Small Blue Kingfisher on the helm of a fishing boat in Manjeswar estuary, Kasaragod, Kerala

These temples at the northern boundary of Kerala like the Chitharal (Tirucharanthumala) rock temple and Nagerkovil temple at the southern frontier now being Hinduized along with Kallil in Ernakulam district and Kaviyoor rock temple in Pathanamthitta district prove the basic presence and foundation of Jain culture as the primary civilization of Kerala.

Entering Jain temple near Hosangadi, Manjeswar

All the bahujans or the people or subaltern in Kerala have their Jain/Buddhist ancestry and that is why they were considered as untouchables by Hinduism till a few decades ago. The Avarnas or former untouchables in India  as a people have their Sramana heritage and ethical legacy to fall back that lie at the bottom of things.  The still surviving Jain centers of Moodbidri, Karkala, Venur and Dharmasthala are also geographically close to Manjeswar like Sravanabelgola.

Green hillock housing the Jain temple in Manjeswar

Irinjalakuda Kudalmanikya temple was also a Jain temple till the 14th century (Valath 1992: 127; Gopalakrishnan; Pathmakumar).  Almost all the Brahmanical temples having an antiquity of more than a thousand years were violently Hinduized during the Brahmanic conquest with the help of Sudra henchmen who served as the militia and pimps of Brahmanism in establishing its material, sexual and mental colonies in Kerala during the 7th and 8th centuries AD through caste and pollution. The Savarna or upper caste Hindu hegemonic culture in Kerala is built on bloody and violent forms of invasion, brute aggression and inhuman oppression including genocide and annihilation.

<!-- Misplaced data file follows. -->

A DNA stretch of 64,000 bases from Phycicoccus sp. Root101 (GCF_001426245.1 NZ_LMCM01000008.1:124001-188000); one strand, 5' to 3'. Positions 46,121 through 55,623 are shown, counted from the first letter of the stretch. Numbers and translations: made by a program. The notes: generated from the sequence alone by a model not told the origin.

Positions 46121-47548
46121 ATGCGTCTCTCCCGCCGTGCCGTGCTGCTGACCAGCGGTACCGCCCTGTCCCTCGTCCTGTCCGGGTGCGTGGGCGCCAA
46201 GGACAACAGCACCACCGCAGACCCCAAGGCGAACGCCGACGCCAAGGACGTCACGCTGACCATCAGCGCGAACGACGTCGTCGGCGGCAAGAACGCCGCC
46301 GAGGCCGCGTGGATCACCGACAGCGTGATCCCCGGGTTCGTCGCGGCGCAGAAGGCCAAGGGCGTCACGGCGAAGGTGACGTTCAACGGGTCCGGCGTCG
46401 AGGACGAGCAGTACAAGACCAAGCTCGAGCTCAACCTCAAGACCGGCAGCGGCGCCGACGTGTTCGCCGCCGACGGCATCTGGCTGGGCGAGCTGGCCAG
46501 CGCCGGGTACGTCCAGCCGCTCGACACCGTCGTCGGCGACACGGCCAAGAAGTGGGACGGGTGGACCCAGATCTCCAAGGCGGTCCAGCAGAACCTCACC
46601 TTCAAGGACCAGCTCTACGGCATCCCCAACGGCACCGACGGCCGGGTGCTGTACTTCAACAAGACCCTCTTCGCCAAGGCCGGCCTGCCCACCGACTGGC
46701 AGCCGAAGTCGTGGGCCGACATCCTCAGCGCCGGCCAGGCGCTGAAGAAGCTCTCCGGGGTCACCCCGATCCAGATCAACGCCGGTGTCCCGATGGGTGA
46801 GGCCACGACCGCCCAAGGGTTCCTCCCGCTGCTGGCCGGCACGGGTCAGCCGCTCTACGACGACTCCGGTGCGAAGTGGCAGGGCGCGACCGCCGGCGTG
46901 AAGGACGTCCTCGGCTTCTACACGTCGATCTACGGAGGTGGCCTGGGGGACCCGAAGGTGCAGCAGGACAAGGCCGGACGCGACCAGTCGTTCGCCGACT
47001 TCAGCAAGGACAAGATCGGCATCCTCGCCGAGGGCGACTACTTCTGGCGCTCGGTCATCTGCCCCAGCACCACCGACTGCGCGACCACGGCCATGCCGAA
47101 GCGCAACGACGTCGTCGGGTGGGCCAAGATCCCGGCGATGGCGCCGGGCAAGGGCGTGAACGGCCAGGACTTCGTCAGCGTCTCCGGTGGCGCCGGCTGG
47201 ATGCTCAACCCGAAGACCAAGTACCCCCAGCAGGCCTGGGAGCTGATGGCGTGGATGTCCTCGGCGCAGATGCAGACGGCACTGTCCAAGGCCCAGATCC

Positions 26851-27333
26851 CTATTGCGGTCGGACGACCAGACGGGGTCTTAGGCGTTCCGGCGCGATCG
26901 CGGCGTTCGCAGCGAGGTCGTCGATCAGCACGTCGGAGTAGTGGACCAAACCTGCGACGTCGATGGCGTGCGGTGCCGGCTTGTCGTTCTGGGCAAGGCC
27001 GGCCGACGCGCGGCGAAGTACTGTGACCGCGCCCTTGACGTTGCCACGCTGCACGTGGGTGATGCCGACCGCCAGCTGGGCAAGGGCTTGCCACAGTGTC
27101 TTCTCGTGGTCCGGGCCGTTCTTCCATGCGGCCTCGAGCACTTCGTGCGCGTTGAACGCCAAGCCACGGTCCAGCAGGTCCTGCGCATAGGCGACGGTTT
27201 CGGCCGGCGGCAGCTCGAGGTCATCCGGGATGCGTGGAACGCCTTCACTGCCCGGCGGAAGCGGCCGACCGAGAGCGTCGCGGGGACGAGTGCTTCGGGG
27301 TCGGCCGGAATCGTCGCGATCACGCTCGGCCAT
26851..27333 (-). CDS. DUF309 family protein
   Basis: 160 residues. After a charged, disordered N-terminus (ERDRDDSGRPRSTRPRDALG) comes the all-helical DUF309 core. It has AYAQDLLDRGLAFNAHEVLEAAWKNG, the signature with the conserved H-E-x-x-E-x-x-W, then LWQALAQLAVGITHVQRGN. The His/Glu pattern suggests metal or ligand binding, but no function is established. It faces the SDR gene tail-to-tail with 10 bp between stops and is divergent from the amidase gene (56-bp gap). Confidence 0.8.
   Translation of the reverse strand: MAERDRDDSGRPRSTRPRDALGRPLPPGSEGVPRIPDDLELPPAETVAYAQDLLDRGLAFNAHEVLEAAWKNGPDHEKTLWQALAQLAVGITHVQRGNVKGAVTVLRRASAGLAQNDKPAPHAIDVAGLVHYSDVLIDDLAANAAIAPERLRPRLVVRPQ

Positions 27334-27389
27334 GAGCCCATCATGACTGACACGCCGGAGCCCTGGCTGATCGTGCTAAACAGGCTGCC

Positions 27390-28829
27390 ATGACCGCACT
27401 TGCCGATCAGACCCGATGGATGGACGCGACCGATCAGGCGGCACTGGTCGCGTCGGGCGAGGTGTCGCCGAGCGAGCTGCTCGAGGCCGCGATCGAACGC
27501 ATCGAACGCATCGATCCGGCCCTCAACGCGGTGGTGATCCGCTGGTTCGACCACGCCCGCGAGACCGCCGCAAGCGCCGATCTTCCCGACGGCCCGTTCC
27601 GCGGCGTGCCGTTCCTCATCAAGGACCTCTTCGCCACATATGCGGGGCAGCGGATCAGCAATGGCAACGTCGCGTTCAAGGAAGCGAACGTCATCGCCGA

Photos of Jain gurus inside the Jain home near Parswanatha temple, Manjeswar. Saraswati on the left showing that she was originally a Jain deity

It is high time that the people in Kerala who have survived these material and symbolic violences for centuries  must realize their true ethical heritage in the Sramana egalitarian cultures of Jainism and Buddhism and rewrite the cultural history of Kerala that was erased, obliterated and mutilated by Brahmanism and Savarna hegemonic forces who infiltrated and destroyed the Baliraj or rule of the egalitarian and subaltern mythical Maveli of Kerala in the middle ages through Brahman-Sudra nocturnal alliances and knowledge/power monopolies built by barbaric violence, erasure and repression.

Alter or Bali stone in Manjeswar Jain temple. Another feature of Jain temple architecture later Hinduized in the Brahmanical appropriations


Damodaran, K.  Tamilnadu: Archeological Perspectives.  Chennai: Govt. of Tamilnadu, 2002.

Gopalakrishnan, P K.  Keralathinte Samskarika Charithram.  Trivandrum:  Kerala Bhasha Institute, 2009.

— ,   Jainamatham Keralthil.  Trivandrum:  Prabhat, 1992

Pathmakumar, P D.  Jaina Dharmam Keralathil. Kozhikode: Wayanad Jaina Samaj and Mathrubhumi, 2007.

Sarkar, H.  Monuments of Kerala.  New Delhi:  Archeological Survey of India, 1992.

Valath, V V K.  Keralathile Sthala Nama Charithrangal: Ernakulam Jilla.  Thrissur:  Kerala Sahitya Academy, 1991.